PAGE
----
The management of Firestone Liberia expresses deep concern about reports in the media here regarding recall of the pending Amendment to the Amended and Restated 2008 Concession Agreement from the Legislature where it had been submitted for ratification.
President George Manneh Weah wrote plenary of the Liberian Senate recently, revoking five financial bills submitted to that body by his predecessor, former President Ellen Johnson Sirleaf during her tenure.
The bills include Dangote Cement Liberia Ltd, TIDFORE (LICEMCO), Nimba Rubber Incorporated, Liberia Traffic Management and the Amendment to the Amended Firestone Agreement.
The agreements were recently reviewed by a Special Presidential Concession Review Committee to ascertain whether they are in compliance with procedural and substantive requirements of Liberian law, and to evaluate their justifications, including benefits to the Liberian people and the nation for tax and other incentives grant.
A presidential communication dated May 7, 2018, which was read in plenary last week Thursday, 10 May under the signature of President Weah’s details that following the review process, several legal requirements in these agreements were not fully adhered, citing that several provisions of the amended Public Procurement and Concession Act of 2010 were violated.
It notes that all categories of tax relief including; import, GST, turnover, presumptive fuel and gasoline, withholding on interest, dividends and third parties services, among others, were either partially or granted to the concession without any showing of measureable benefits to the country and its citizens.
According to President Weah, most of the agreements seem not to have been meticulously prepared, as there are a number of avoidable types and misinformation, while exhibits referenced in the agreements were not attached.
“In consideration of the foregoing, I hereby recall these agreements from the Liberian Legislature for reassessments by the National Investment Commission to enable them meet fully the procedural and substantives, as well as value for money for the benefit of the Liberian people before possible resubmission to the legislature,” the letter concludes.
But Firestone Liberia, Inc. in a statement dated 16 May issued in Monrovia excerpts that while it is quite understandable that the new Administration of President Weah feels the need to examine an Amendment that it did not negotiate before submitting it for ratification, it is most unfortunate that this already lengthy process will be further delayed.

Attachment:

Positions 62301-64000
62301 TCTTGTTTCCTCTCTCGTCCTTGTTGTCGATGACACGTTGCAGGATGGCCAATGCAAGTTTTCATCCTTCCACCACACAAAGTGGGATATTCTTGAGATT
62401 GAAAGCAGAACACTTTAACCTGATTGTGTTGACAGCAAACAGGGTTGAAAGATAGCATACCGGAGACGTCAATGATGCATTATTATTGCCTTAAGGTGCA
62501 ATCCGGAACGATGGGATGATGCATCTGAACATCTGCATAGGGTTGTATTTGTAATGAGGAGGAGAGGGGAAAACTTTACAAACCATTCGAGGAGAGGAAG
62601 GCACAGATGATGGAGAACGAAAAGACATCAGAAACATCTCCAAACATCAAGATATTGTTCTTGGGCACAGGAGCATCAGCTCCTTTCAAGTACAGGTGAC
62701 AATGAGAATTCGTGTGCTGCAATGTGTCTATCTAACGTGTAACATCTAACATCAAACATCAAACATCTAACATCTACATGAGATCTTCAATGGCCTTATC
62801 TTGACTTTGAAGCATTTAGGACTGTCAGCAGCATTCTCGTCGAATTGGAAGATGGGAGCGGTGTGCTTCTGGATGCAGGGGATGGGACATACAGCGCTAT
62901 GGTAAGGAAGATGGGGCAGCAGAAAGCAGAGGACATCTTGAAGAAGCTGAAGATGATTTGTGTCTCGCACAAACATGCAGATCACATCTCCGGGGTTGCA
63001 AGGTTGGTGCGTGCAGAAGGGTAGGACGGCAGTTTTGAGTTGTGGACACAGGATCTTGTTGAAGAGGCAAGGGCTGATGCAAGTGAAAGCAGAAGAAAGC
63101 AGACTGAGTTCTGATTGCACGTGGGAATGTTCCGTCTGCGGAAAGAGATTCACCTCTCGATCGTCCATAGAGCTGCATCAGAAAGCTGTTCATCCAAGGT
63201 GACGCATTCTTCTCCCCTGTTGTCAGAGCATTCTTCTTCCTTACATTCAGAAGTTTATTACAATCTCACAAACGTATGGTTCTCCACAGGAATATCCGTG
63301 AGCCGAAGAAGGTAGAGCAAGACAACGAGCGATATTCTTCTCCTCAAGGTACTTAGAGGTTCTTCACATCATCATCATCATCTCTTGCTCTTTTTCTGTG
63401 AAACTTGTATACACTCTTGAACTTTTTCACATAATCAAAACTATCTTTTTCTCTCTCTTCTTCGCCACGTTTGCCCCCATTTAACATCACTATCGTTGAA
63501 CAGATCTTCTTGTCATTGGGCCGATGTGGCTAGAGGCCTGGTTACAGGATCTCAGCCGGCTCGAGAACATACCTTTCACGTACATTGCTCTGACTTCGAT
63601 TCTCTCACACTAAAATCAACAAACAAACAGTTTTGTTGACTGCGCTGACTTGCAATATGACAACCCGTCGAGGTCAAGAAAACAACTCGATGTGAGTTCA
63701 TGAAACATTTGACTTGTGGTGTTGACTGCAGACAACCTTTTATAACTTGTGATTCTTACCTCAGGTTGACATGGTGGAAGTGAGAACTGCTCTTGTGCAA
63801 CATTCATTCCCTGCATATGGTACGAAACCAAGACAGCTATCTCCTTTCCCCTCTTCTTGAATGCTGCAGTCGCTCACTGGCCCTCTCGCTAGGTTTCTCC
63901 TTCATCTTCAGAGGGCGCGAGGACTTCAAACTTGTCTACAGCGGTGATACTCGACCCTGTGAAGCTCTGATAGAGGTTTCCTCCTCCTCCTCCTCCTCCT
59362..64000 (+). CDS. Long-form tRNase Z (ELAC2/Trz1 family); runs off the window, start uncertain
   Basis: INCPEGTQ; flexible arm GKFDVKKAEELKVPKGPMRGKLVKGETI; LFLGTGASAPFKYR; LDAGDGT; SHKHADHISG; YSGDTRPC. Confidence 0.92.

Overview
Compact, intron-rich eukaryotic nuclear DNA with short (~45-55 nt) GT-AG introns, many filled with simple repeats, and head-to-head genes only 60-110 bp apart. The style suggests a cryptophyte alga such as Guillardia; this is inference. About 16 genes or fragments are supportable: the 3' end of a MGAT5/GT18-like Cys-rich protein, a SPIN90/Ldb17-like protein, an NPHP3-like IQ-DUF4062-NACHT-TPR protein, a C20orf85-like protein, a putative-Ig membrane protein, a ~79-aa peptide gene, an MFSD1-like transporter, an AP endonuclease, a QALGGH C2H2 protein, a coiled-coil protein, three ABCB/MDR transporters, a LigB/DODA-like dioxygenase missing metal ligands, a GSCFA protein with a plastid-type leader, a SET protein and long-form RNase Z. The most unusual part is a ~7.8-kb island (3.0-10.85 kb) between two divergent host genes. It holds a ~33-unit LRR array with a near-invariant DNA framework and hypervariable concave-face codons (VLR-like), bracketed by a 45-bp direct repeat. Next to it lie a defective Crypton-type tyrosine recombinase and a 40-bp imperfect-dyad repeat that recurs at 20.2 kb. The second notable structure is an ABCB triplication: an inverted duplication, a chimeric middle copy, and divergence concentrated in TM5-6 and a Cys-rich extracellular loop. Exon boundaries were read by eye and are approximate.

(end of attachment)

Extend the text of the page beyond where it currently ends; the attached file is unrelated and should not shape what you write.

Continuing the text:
“Moreover, while we are not aware of any legal or other defects in the Amendment, we look forward to discussing with the Government any concerns it may have. We believe it is in the best interest of the Government and Firestone Liberia to resolve any issues relating to the Amendment and to move the Amendment forward as soon as possible”, the company expresses.
The statement recalls that Firestone began negotiating the amendment in good faith with the Government of Liberia approximately three years ago. It notes that throughout this process, Firestone has worked closely, openly, and in keeping with proper concession procedures with the Government, including the Office of the President, the National Investment Commission, the Ministry of Agriculture, the Ministry of Finance and Development Planning, the Liberian Revenue Authority, various Liberian and foreign legal advisors to Government, the Inter-Ministerial Concessions Committee (“IMCC”) and others, to arrive at an amendment that would provide critical support for the survival of its Liberia-based operation despite continued and unsustainable major financial losses.
“These losses”, it explains, “were brought about because of the drastic fall in the price of natural rubber, high costs associated with Firestone Liberia’s concession operations, as well as low rubber production due to the ongoing rehabilitation and replanting of the entire farm made necessary by the years of civil conflict in Liberia.”
Firestone further maintains that the reasons for the amendment were clearly communicated to the Government during the protracted negotiation process, and as a result, the Government and Firestone came to an agreement on the terms of the amendment.
“Former President Sirleaf sent the duly signed Amendment to the Liberian Legislature for ratification 13 months ago in April 2017. Unfortunately, the Legislature was unable to act during the period between April 2017, when it received the Amendment, and the January 2018 inauguration of President Weah.”
However, Firestone Liberia Management assures that it will continue working together with the Government and people of Liberia to support thousands of jobs for Liberians, to enhance opportunities for Liberian rubber farmers and other business people, and to preserve the long-term viability of the largest private employer in Liberia, saying, “Firestone Liberia stands ready to meet with the Government regarding the Concession Agreement amendment, and we look forward to moving this process forward in a transparent and mutually beneficial way.”
-Story by Jonathan Browne